In an inspiring i2insights blog article, Lelia Green talks about her experience in using creative writing as a means of accessing unconscious knowledge and understanding. Lelia Green PhD is Professor of Communications in the School of Arts and Humanities at Edith Cowan University in Perth, Western Australia.
She writes that:
The electric experience of things falling into place is a well-recorded outcome of ‘writing to find out what you want to say.’
The article reminded me of an activity that I’d previously been involved in using for this very purpose as part of the sensemaking step of our knowledge strategy process for Australia’s 56 natural resource management regions.
This activity is the “story spine.” While not facilitating the longer focused periods of concentration that Lelia Green encourages, the story spine provides the other favourable conditions for revealing insights that she lists, being:
- allowing an internal, less-conscious process to take over, as part of an
- intense engagement with a bigger picture, that
- enables the minutiae of detail to fall subconsciously into place
- revealing itself as it does so.
Indeed, the way in which Lelia Green has written these points is actually very reflective of the story spine structure, as you’ll see.
The story spine
Playwright Kenn Adams is acknowledged as the creator of the story spine, which he introduces in the video above.
The story spine is described as a remarkably useful way to think about stories. It looks like this:
Using the story spine to access unconscious insights
The book Training to Imagine: Practical Improvisational Theatre Techniques to Enhance Creativity, Teamwork, Leadership and Learning1 describes how a wide range of improvisation activities, including the story spine, can be used in an organisational context, including “to enhance the creativity and communication skills of managers and individual contributors.”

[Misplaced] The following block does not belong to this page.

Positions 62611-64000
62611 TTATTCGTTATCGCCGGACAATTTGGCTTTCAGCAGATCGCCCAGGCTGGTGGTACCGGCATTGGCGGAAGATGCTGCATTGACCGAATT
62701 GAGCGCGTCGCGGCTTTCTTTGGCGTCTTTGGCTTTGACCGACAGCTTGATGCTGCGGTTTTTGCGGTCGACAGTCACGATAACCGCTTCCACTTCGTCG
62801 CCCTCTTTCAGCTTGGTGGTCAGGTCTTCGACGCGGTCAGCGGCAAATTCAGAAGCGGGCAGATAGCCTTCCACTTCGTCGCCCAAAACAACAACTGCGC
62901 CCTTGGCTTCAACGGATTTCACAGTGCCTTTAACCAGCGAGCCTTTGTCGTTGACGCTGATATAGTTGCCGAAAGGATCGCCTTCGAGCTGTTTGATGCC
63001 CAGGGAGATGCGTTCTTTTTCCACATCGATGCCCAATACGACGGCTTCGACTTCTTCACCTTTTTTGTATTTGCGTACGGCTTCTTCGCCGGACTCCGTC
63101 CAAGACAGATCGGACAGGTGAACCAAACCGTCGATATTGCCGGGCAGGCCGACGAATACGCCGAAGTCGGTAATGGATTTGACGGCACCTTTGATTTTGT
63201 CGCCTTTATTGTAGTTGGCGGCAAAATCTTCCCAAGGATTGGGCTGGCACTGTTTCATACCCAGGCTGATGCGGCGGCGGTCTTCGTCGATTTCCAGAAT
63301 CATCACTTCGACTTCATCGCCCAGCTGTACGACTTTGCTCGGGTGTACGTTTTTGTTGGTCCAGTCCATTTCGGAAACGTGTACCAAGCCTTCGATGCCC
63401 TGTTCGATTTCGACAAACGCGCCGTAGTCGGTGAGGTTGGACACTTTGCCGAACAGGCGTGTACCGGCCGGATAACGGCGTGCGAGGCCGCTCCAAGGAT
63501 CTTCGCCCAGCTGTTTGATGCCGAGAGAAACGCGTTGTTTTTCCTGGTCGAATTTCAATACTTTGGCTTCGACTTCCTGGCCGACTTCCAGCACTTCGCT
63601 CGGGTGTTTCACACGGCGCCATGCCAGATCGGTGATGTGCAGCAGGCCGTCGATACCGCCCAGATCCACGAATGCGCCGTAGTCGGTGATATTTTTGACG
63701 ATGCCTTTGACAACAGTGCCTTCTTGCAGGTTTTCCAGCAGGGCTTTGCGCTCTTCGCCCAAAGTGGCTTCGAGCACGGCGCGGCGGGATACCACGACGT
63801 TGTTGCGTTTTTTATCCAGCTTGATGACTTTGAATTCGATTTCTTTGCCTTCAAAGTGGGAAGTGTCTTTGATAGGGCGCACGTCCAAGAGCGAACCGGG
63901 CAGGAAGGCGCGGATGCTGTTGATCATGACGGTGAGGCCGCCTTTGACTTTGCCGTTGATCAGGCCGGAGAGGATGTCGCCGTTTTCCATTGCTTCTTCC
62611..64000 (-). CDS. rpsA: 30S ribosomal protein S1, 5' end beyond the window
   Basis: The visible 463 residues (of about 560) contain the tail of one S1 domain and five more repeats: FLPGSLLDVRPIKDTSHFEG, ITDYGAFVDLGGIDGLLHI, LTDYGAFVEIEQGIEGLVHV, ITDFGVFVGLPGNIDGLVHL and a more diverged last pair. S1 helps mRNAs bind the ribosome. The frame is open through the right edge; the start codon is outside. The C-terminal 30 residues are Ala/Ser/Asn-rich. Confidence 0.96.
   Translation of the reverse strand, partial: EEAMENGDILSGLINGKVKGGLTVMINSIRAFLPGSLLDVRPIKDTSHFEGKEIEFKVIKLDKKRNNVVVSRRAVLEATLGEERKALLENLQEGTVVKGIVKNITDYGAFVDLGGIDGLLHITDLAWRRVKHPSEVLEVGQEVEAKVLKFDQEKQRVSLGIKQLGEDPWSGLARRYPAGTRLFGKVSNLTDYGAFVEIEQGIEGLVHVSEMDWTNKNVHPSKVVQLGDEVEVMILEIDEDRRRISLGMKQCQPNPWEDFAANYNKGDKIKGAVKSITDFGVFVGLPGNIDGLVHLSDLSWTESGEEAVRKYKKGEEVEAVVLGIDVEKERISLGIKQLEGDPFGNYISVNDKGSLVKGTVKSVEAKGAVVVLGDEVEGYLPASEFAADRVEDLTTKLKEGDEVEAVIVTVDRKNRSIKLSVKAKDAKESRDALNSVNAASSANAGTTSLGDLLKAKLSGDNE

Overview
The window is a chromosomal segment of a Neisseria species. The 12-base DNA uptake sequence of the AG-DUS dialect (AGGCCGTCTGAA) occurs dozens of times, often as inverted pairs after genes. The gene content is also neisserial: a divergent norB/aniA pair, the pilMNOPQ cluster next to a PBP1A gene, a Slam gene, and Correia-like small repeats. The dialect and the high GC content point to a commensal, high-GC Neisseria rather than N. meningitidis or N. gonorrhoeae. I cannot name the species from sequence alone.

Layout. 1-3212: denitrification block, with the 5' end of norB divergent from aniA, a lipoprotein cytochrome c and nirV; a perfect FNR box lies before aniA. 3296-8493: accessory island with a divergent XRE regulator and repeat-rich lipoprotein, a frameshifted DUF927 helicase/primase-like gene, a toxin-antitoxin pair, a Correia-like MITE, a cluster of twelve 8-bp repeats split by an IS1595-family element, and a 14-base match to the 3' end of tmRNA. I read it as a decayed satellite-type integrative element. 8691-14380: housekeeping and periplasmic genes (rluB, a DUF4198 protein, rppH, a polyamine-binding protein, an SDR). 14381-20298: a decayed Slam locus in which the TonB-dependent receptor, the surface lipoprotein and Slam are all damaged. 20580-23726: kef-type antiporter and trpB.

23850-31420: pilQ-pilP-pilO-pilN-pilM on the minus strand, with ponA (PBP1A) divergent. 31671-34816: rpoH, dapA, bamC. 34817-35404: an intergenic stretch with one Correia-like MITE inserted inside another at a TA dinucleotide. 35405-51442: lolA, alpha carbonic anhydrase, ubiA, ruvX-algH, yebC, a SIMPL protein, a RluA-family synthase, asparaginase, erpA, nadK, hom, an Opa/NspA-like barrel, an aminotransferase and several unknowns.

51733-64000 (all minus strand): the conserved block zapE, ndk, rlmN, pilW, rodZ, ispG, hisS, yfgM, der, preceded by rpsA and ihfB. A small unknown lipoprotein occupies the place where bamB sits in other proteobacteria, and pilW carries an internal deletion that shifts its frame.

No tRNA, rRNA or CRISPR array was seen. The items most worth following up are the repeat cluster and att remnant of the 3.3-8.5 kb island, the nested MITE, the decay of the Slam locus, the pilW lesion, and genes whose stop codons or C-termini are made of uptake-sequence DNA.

After learning about it from this book, facilitator and trainer Viv McWaters documents her successful use of the story spine with groups for reflecting, celebrating, and planning. She describes it as “one of the best planning tools I’ve used.”
Drawing on earlier advice from his colleague Andrew Rixon, Shawn Callahan from business storytelling consulting company Anecdote describes how he also introduced the story spine to our knowledge strategy process in response to what happened in the sensemaking workshop for one of our pilot regions:
My first opportunity was at a workshop in Tasmania where we were helping natural resource managers develop a knowledge strategy for their region. We had reached the point in the workshop where we had identified a set of issues that were either working well or needed some attention so I asked the groups to grab an issue and tell a story explaining what happened. People busily jumped into the activity but I noticed they were just writing dot points detailing their opinions about what had happened. No one wrote a story.
It seems that they didn’t know what to do to write a story. I had just assumed that everyone else thinks about stories like I do and has a sense what one looks like. Big mistake!
My next opportunity was at another knowledge strategy workshop but this time with a government department in Canberra. I had remembered Andrew introducing us to story spines so I dug out the blog post … Rather than use “Once upon a time” I instructed people to start their stories with “Way back when”. I find the fairy tale beginning too foreign for business people.
Well, the groups took to the tasks with gusto and in a very short time (30 min) we had eight stories that described various aspects of what was happening. Each group recited their story to great applause.
This is an effective way to get people primed for intervention design and we found that the groups were more aware of the subtleties and multiple viewpoints by going through a set of sensemaking tasks, this being just one.
Following on from his successful use of the story spine with government department in Canberra, Shawn included it as a step in the sensemaking stage of our knowledge strategy process, where I was then able to experience its effectiveness.
Figure 1 shows an example of one of the story spine stories from our knowledge strategy workshops, while Figure 2 shows another of the stories being communicated to all workshop participants.
Why not try it?
So far we’ve really only scratched the surface of the potential for the use of the story spine as a means to access unconscious knowledge and understanding in planning, strategy development, learning, communication, and evaluation.
Why not try the story spine for yourself, and tell your story?
- Koppett, K. (2013). Training to imagine: practical improvisational theatre techniques for trainers and managers to enhance creativity, teamwork, leadership, and learning. Stylus Publishing, LLC. ↩